Basalt crowd drills Rippy on redistricting and gun control

Scott Condon
Aspen Times Staff Writer

Midvalley residents cordially yet firmly scolded state Rep. Gregg Rippy Thursday for helping the Colorado Legislature strip towns like Basalt of their ability to prohibit carrying concealed weapons.

Rippy, a Republican from Glenwood Springs, was also drilled about a controversial redistricting that his party rammed through the Legislature in the closing days.

Rippy was unapologetic about his stance on both issues, but he and critics in an audience of about 15 people were able to discuss the topics without debate turning nasty.

Several audience members asked him why he supported bills that eroded local control. Basalt had lobbied against the concealed weapons bill and had the power to set its own policy after voters approved a home rule charter last year. Home rule legislation gives towns more leeway to determine their own laws.

The Legislature approved a bill that established a statewide policy allowing citizens to carry concealed weapons without discretion by local law officials. The law overrides any local legislation.

Residents told Rippy they were concerned about the law making it easier for unsavory characters to carry guns.

Rippy countered that the confusing patchwork of laws in Colorado made normal people law-breakers. For example, he said, when he headed east to the plains for pheasant hunting, he broke the law in the city of Denver because a shotgun was in his trunk. It violated Denver’s ban on concealed weapons even though the shotgun was unloaded and in his trunk.

Rippy also complained that laws were often different in the various cities in the metro area, making it impossible to determine when a person was following the rules.

He said he voted for the bill because he thought it best to standardize the regulation across the state. Denver officials have indicated they will challenge the law.

Rippy said he supported the bill even though he is a big supporter of local control, and that he could understand that the concealment issue “probably” should be one of local control.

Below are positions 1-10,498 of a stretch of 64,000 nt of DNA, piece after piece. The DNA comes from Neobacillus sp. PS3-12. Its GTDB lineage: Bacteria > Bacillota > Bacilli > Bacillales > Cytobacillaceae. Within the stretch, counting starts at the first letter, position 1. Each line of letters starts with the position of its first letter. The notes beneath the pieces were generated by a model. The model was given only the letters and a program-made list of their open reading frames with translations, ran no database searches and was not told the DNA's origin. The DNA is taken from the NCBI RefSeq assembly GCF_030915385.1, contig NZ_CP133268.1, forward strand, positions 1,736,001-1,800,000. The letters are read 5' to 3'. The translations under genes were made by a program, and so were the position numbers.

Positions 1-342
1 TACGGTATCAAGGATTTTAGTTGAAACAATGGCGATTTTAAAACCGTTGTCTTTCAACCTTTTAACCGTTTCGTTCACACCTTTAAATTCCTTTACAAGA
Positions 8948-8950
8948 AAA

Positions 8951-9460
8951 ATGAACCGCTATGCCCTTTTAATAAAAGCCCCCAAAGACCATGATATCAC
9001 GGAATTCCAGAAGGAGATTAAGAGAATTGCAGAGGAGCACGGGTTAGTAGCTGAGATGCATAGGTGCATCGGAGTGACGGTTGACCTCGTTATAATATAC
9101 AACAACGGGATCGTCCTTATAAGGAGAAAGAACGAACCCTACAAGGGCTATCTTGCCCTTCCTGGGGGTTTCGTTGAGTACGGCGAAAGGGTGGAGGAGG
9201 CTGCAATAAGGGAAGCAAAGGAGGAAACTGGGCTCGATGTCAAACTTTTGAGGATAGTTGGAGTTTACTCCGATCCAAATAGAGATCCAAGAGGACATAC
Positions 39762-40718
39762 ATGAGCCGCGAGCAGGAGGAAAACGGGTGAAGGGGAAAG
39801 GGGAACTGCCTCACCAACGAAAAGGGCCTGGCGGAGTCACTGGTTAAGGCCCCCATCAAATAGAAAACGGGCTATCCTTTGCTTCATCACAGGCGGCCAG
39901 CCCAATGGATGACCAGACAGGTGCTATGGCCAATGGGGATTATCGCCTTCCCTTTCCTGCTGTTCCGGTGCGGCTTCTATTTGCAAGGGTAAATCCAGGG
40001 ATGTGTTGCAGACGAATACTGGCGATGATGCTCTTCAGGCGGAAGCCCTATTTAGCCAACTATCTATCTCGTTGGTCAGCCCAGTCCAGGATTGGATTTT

An audience member who didn’t identify himself scolded Rippy for going along with the Republican majority who voted for the bill rather than supporting local control.

Rippy also voted with his party on redistricting, although he expressed his disgust for the politics surrounding it. The Republican-controlled Legislature approved new boundary lines that are expected to retain or strengthen Republican control in five of seven Congressional districts. Their action superseded redistricting favored by Democrats in 2002.

“Redistricting is the most partisan thing that ever happens,” he said. “Some of us absolutely hated for this to come up. I was one of them.”

But he justified his party’s action by explaining that the Democrat-controlled state Senate wouldn’t work with the Republican-controlled House in 2002 to come up with a redistricting plan. A proposal was forwarded to a judge, who Republicans claim was sympathetic to the Democrats’ plan.

Republicans felt they had a responsibility to undertake a legislative rather than a judicial redistricting this year, Rippy claimed.

“It’s the ugly, seamy side of politics, and I don’t like it,” he acknowledged.

Rippy joked at the end of an hour-long gathering in Basalt that he might need to carry a concealed weapon to deal with an audience like them.

He held nearly a dozen town meetings with constituents last week. The sprawling House District 61 stretches from Silt to Lake City and includes the entire Roaring Fork Valley.

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